Logo Logo
Help
Contact
Switch Language to German
Mutschler, Nikola S.; Scholz, Christoph; Friedl, Thomas W. P.; Zwingers, Thomas; Fasching, Peter A.; Beckmann, Matthias W.; Fehm, Tanja; Mohrmann, Svjetlana; Salmen, Jessica; Ziegler, Carola; Jaeger, Bernadette; Widschwendter, Peter; Gregorio, Nikolaus de; Schochter, Fabienne; Mahner, Sven; Harbeck, Nadia; Weissenbacher, Tobias; Jückstock, Julia; Janni, Wolfgang; Rack, Brigitte (2018): Prognostic Impact of Weight Change During Adjuvant Chemotherapy in Patients With High-Risk Early Breast Cancer: Results From the ADEBAR Study. In: Clinical Breast Cancer, Vol. 18, No. 2: pp. 175-183
Full text not available from 'Open Access LMU'.

Abstract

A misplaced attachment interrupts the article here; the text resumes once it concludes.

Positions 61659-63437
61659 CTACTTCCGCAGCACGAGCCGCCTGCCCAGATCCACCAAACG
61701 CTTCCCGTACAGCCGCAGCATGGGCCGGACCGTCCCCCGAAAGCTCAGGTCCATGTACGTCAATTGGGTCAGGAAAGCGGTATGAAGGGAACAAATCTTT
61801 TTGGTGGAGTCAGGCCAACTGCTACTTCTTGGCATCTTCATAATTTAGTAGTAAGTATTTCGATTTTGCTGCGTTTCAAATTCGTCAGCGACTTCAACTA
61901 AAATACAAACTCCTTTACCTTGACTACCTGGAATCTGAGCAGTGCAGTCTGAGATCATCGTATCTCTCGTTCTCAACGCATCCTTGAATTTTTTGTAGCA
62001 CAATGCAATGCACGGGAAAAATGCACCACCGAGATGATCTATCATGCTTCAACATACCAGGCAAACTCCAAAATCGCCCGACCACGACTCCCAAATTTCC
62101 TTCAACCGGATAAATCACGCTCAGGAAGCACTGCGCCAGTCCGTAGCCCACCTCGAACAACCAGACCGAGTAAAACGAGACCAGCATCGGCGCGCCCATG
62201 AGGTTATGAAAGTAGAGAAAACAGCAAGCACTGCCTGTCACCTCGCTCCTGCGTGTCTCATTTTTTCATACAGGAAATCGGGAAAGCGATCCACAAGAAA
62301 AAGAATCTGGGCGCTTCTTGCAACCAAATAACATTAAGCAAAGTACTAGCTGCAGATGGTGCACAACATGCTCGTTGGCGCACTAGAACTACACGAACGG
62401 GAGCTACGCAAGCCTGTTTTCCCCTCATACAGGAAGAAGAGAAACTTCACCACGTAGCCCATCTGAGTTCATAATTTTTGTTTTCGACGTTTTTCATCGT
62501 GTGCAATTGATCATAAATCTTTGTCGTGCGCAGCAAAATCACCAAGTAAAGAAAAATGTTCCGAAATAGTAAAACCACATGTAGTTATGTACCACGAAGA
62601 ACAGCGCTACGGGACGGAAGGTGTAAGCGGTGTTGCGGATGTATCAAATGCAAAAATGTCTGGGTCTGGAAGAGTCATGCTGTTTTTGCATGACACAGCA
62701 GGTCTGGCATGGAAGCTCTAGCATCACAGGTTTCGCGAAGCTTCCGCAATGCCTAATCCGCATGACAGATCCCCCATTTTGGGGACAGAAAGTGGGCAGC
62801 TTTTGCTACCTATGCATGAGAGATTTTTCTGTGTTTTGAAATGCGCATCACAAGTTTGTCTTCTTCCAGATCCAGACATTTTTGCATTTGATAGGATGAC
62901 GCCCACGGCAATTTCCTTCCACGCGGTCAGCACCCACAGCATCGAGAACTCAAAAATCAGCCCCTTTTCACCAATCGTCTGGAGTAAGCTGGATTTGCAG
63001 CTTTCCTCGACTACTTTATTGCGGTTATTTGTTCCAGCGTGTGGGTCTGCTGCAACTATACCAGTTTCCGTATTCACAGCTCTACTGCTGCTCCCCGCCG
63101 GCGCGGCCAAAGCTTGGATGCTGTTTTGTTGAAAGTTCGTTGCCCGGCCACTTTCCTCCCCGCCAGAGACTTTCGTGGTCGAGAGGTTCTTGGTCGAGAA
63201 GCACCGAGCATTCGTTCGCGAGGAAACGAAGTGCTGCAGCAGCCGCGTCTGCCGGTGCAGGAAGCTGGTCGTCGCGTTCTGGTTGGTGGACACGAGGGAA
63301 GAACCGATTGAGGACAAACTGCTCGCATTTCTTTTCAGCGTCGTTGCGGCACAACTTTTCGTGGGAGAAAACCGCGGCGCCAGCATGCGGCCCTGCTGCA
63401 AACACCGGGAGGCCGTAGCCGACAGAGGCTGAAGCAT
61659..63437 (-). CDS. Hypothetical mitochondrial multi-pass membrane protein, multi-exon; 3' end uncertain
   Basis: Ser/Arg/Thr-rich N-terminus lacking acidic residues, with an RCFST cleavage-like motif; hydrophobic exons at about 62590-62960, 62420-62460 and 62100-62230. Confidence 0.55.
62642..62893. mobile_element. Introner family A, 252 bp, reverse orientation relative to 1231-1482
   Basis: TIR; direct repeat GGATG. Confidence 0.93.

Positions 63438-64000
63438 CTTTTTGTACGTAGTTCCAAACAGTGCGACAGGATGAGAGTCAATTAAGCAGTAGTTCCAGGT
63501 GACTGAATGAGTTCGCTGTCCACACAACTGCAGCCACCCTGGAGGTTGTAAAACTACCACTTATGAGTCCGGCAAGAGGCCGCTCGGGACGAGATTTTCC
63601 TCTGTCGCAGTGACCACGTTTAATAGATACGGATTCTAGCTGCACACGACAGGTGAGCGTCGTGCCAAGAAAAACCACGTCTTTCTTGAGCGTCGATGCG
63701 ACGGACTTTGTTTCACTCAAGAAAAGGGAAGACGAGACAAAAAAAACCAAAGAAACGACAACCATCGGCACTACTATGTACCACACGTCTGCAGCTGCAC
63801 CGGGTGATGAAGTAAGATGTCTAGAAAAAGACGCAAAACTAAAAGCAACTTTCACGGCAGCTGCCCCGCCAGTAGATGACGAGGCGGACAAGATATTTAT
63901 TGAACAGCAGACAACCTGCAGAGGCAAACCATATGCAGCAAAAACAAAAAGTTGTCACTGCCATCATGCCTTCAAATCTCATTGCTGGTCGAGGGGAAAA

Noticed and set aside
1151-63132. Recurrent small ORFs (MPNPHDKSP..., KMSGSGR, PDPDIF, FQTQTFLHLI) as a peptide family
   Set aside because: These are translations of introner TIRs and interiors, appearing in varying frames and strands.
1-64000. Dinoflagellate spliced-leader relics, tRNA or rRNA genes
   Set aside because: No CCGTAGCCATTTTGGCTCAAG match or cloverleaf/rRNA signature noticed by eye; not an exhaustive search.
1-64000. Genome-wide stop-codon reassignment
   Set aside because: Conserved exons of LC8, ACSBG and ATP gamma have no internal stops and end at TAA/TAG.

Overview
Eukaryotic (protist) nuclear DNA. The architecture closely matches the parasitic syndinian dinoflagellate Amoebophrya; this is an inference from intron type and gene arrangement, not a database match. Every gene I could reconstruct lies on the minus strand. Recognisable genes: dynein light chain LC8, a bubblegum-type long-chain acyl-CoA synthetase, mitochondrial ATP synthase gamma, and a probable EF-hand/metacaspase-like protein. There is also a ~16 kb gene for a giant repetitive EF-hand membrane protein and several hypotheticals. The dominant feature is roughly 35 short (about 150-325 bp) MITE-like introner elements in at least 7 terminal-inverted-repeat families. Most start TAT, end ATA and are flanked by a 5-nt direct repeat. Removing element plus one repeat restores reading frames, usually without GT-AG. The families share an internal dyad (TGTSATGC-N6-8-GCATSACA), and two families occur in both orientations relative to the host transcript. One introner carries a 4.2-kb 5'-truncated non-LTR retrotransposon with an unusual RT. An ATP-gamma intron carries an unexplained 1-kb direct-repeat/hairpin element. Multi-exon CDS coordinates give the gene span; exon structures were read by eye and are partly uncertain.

In an evaluation of the influence of weight changes during adjuvant chemotherapy for high-risk early breast cancer in a large multicenter prospectively randomized trial, overall and disease-free survival were assessed by univariate Kaplan-Meier and multivariate Cox regression analyses. Weight change of >5% during adjuvant chemotherapy is associated with poor overall survival. Background: In addition to established prognostic factors, individual lifestyle-associated factors, such as obesity, physical activity, and diet, seem to modulate the course of breast cancer. The aim of this analysis was to evaluate the influence of weight changes during adjuvant chemotherapy on outcome in a large multicenter prospectively randomized trial. Patients and Methods: The ADEBAR trial compares a sequential chemotherapy consisting of epirubicin/cyclophosphamide followed by docetaxel to an epirubicin/5-fluorouracil/cyclophosphamide regimen in patients with lymph node-positive early breast cancer. Body weight was measured before each cycle of chemotherapy. According to the relative weight change (>= 5%) between the first and the last cycle, patients were categorized into the weight gain, weight loss, or stable weight group. Overall survival (OS) and disease-free survival were assessed by univariate Kaplan-Meier and multivariate Cox regression analyses. Results: Concise data from 1080 of 1493 participants who completed all cycles of chemotherapy were available for analysis. Of 307 patients (24.8%) whose weight changed by >= 5%, 120 patients (11.1%) lost and 187 (17.3%) gained weight. Multivariate analysis showed a significant independent effect of weight change on OS (P =.039), but not on disease-free survival (P =.111). Both weight change groups had a worse OS compared to patients with stable weight (weight gain: hazard ratio, 1.55;95% confidence interval, 1.01-2.40;P =.047;weight loss: hazard ratio, 1.55;95% CI, 0.97-2.47;P =.067). Conclusion: Weight change of > 5% during adjuvant chemotherapy in patients with high-risk early breast cancer is associated with poor OS.